Don’t try to close people on the first meeting

One of the worst habits an inexperienced business owner / entrepreneur can develop is to try to close a new user, customer, or employee on the first meeting.

This is in direct opposition to a whole lot of data… 

But outside of the data, there’s also a kind of psychological structure at work that even experienced entrepreneurs can miss. 

It’s based on a simple principle: when a product, company, or person explains their value or what they believe in, we unconsciously begin looking to see if it matches their actions.

The reality is that there is often a divide. And it takes time to see. 

So, how much of a divide will someone accept when you’re interviewing them for a job? Or when they’re looking at your trial subscription? Or thinking about buying one of your basic products or services?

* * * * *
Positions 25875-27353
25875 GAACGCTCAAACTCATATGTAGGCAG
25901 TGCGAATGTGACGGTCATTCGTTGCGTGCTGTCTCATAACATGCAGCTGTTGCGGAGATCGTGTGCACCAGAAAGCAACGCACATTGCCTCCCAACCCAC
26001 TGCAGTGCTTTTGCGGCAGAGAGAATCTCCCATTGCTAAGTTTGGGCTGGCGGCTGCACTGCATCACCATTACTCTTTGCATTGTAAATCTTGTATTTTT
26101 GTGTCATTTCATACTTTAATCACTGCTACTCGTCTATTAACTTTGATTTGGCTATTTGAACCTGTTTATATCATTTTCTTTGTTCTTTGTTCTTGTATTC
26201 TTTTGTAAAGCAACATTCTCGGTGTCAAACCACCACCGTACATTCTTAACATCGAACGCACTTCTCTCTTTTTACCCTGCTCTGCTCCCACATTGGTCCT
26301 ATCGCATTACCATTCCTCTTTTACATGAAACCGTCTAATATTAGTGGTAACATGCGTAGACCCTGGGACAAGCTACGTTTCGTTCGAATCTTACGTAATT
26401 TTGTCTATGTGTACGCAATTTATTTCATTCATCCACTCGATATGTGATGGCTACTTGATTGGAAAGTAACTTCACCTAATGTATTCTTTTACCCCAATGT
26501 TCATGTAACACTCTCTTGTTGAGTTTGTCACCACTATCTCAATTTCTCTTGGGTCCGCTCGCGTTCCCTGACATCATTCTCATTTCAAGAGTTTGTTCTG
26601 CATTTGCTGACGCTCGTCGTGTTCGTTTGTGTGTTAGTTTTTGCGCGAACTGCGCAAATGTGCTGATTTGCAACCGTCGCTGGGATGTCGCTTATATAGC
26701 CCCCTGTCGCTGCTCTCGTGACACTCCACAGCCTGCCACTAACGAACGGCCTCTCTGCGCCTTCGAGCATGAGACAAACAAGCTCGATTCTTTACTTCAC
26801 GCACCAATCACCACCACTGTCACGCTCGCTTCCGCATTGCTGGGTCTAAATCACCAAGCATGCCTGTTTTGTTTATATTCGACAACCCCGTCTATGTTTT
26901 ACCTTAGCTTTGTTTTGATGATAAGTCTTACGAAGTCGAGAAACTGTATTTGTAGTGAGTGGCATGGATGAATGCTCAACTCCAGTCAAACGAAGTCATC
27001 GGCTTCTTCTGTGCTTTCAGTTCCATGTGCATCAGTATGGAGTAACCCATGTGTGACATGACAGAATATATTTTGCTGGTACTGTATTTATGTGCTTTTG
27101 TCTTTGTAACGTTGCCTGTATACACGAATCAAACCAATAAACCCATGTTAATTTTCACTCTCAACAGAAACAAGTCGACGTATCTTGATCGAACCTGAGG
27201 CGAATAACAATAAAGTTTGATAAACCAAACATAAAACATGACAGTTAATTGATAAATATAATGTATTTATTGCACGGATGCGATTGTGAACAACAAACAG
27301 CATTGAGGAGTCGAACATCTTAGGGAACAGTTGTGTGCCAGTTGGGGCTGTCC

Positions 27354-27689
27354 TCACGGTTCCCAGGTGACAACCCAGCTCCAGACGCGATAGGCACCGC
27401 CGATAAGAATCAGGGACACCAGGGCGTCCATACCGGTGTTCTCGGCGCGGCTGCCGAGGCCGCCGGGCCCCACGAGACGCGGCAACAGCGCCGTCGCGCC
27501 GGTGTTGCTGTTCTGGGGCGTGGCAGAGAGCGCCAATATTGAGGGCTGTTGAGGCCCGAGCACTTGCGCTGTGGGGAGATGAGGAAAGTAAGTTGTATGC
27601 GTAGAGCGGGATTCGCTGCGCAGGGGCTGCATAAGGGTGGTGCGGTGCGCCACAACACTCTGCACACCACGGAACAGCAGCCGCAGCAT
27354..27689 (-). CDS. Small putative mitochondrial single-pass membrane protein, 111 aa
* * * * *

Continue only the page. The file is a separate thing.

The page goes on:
It depends a lot on their past experience + how clear and consistent you are about what you provide & believe in. 

You can’t control both. But you can recognize that even if we are emotionally and rationally open the very first time we hear about a product, service, or company, we need more information. 

Most of the time there just isn’t enough data yet to make a decision. There may be value to exchange on that day, a belief or emotional connection to be made, but that is usually not enough, even if what you’ve presented online or in person is extremely clear. 

What happens in that moment psychologically is this: if you promise someone the entire world / try to close them then and there, you risk signaling to them that you can’t be trusted. 

That you don’t respect them enough to let them go do the work of matching words and actions. That you are trying to game them. 

The 2nd or 3rd or 4th time they interact (whether that’s with your product/ service or you) they’re unconsciously measuring it against the other times. 

It’s what makes the followup email or call so powerful, and what motivates people to stay connected. 

That’s when it’s time to close.